After an exhausting 37 hour transit from Houston back to Nairobi, I arrived safely at St. Bridget’s Friary. However, the same cannot be said for my luggage.
Here’s the story: My first flight from Houston to London was delayed due to the rain in the United States on December 29th. Although my first flight arrived in London an hour before my next departure to Nairobi, a strange series of circumstances prevented me from boarding this next flight. First, there were apparently no “boarding tunnels” available, so we had to exit the plane using the traditional stairs. However, the stairs took a full twenty minutes to reach the plane. Secondly, once I arrived in the main London terminal by means of a bus, I had to go fetch my boarding pass for my flight to Nairobi, because the British Airways personnel in Houston said that I wouldn’t be able to get the pass until I arrived in London.
I finally reached the British Airways desk 25 minutes before my flight was supposed to take off. However, I, along with about 10 to 15 other passengers trying to travel to Nairobi, discovered that British Airways had already cancelled our flights. Instead, they moved our departure from 10:10 AM to a Kenyan Airways flight at 7 PM later that day, which, I suppose, doesn’t sound too bad. However, I assume the unplanned change in carriers is what caused the problem with my luggage. Even now, three days after I arrived in Nairobi on December 31st, British Airways and Kenyan Airways are still informing me that there is no record of my luggage. Perhaps this is God’s way of saying I didn’t need all of that extra baggage, and I should have just come with the clothes on my back…
Despite this upset, a strange sense about being back in Nairobi fell over me as soon as I arrived—it is a sense of peace mixed with a sense of excitement. I believe that the sense of peace arose out of the fact that I feel Nairobi is the right place for me to be, because there is so much work to be done. Consequently, the sense of excitement arouse out of the fact that there is indeed so much work to be done. Due to this excitement, I decided on a few New Year Resolutions:
1) I will update the blog every two weeks (at least). I miserably failed at consistently updating my blog last year; therefore, I will change that for this upcoming year. Just for your information, I plan to update the blog every other Sunday, and they won’t be nearly as long as they used to be.
2) I don’t think it is right to attempt to make a bunch of changes to an organization if you are either an outsider or new to an organization. I was both of these last term at Pumwani Girls; so, even though I saw a bunch of “opportunities for improvement” last year, I simply observed the problems and made note of them for later terms. I think that this upcoming term will be a good time for me to gradually try to make some changes. However, I don’t want to attempt to make these changes on my own, because I think I would completely fail in doing so. Instead, there are a couple of teachers who have a similarly way of thinking and teaching as me. We have seen problems in religious prejudice, severely low expectations for academic performance, misuse of classroom time, and discipline/punishment issues. Thus, my resolution for this upcoming year is to act with foresight and diligence with these teachers and the administration to begin to solve some of these issues. My blog will keep track of the results. Some examples of my thoughts are: starting a student council, organizing the Physical Education time that was typically used as a 40 minute break last term, and developing tracking and goal systems to keep track of students’ academic progress and discipline.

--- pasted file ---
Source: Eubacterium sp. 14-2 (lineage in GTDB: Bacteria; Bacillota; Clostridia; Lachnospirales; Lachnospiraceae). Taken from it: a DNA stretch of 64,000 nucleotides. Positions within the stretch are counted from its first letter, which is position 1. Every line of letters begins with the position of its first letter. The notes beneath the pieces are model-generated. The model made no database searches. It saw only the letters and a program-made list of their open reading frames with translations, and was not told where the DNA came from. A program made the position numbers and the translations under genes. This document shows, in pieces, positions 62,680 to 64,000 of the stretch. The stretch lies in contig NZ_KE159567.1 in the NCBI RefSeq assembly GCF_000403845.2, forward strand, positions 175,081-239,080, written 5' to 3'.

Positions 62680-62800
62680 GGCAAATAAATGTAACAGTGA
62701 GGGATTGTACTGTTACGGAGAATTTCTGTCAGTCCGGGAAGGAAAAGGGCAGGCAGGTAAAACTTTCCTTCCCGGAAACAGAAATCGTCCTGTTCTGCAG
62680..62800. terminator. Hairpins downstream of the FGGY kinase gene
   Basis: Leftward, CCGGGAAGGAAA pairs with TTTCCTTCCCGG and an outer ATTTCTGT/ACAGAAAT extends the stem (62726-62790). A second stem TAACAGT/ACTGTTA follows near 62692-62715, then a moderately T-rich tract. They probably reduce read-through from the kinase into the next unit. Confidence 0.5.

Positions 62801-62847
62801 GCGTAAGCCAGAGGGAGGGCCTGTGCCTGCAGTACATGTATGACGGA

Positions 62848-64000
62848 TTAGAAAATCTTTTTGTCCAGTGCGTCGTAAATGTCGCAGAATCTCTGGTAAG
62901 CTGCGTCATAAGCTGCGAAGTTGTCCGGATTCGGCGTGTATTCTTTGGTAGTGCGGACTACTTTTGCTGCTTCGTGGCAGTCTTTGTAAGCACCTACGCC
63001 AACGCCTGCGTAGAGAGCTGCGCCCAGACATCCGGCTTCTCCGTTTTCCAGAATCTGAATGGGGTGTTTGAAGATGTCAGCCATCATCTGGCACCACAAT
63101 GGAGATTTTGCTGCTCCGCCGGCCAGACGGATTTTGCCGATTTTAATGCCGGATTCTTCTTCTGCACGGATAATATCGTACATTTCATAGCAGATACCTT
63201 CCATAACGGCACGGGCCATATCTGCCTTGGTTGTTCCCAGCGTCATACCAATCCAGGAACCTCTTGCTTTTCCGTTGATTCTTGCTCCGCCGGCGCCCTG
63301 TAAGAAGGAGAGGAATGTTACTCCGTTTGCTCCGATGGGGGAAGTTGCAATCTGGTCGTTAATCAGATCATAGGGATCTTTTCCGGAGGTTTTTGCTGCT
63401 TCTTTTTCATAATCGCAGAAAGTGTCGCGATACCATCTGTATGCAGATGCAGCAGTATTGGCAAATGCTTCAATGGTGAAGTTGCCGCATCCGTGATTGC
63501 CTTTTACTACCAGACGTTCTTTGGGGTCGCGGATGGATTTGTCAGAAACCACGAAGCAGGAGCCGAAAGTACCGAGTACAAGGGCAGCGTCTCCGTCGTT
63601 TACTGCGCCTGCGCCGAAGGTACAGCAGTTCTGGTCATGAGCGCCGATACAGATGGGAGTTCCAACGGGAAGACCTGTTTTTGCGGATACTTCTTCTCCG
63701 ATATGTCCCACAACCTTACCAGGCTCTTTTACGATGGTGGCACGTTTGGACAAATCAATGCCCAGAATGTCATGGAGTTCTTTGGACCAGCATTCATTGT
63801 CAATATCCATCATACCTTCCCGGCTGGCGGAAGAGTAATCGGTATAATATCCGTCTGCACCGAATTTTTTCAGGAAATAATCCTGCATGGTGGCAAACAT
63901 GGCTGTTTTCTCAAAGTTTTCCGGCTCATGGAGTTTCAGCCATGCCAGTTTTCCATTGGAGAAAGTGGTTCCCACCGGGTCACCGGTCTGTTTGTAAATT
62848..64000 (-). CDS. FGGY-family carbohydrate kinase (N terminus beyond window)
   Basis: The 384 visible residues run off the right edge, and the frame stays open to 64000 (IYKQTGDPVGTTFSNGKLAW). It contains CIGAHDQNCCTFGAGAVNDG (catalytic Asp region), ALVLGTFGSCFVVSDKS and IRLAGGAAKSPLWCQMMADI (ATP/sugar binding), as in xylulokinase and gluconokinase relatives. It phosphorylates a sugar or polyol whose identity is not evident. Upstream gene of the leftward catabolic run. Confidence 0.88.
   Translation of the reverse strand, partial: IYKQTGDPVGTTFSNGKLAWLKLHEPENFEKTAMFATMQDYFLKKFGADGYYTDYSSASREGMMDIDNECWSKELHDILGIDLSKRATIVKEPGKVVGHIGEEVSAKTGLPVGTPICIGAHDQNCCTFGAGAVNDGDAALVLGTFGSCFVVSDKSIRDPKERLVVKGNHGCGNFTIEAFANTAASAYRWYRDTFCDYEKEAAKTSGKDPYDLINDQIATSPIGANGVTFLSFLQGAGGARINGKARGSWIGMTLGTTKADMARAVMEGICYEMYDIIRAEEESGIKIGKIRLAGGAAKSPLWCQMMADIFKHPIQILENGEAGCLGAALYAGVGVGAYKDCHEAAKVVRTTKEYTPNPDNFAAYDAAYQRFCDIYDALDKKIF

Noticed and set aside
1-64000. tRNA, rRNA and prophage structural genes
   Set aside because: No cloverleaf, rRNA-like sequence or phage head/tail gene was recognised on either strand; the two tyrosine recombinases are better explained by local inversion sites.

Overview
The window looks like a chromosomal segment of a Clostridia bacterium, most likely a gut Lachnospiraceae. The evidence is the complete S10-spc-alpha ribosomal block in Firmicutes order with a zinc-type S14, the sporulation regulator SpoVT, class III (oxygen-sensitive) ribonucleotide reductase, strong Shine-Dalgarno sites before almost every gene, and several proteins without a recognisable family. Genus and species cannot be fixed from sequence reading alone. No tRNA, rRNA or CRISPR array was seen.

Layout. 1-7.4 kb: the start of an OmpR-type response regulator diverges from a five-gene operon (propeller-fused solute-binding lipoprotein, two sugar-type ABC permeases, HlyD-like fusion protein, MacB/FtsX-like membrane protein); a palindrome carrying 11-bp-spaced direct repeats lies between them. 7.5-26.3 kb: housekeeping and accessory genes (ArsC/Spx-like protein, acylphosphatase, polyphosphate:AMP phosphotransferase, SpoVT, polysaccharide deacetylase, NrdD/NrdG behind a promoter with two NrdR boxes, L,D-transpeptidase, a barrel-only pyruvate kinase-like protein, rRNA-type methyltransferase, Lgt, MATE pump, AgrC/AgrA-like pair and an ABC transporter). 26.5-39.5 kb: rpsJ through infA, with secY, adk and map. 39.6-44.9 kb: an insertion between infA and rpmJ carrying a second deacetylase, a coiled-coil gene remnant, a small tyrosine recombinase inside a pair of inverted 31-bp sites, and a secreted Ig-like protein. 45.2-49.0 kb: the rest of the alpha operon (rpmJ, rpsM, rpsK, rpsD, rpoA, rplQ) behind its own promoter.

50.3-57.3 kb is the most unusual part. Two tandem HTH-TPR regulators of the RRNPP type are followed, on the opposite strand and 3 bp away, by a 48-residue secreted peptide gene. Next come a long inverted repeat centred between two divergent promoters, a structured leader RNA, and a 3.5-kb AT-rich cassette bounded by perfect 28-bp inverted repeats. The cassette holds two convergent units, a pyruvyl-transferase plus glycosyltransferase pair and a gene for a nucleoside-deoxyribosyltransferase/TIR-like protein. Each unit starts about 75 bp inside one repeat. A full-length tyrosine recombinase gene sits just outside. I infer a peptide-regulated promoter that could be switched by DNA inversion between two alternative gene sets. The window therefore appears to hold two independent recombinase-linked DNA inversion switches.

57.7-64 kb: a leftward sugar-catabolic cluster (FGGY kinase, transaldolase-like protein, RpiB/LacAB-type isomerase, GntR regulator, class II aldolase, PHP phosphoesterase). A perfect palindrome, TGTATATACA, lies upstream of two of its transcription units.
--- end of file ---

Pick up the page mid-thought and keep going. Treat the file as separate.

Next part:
3) Last term, I had a habit of coming home to St. Bridget's for lunch and sometimes even taking a little nap (those that know me really well, especially those at Port Houston, know how important the nap is...). However, since my students stay at the school from 7 AM to 5 PM, I feel that I should too. Therefore, I plan to stay at the school all day, everyday, so that I can be there for my students.
4) I need to focus more on what is important. Due to my training from Teach for America and from Houston I.S.D., I have a tendency to dwell on my students' scores, instead of focusing on the students as individuals. The original purpose of education wasn't to teach students how to get good test scores, and I don't even think that the underlying purpose of education is so that students can learn. Instead, I believe that the driving purpose of education needs to be to better our lives: to make us happier, wiser, and more honorable individuals. Thus, I need to make sure that my students are excited about coming to school, committed to God (which I am allowed to talk about in Kenyan schools!), and developing values that will guide them as adults. I have some ideas about how to make these ideals tangible in my classroom, but I don't want to expiate about them right now; instead, I will write about these ideas as I use them in the classroom.
5) I need to see more of Africa! There are so many places that I haven’t seen—and I need to see them.
I want to offer another message of thanks for those who have supported me, especially those that donated to make this experience financially possible. Know that I have been careful about the use of the money, and I plan to utilize even more of the funding this upcoming term to truly change the lives of my students.
p.s. I really enjoyed coming home for Christmas so that I could see my family, friends, and my new nephew!
Here are some pictures of the family: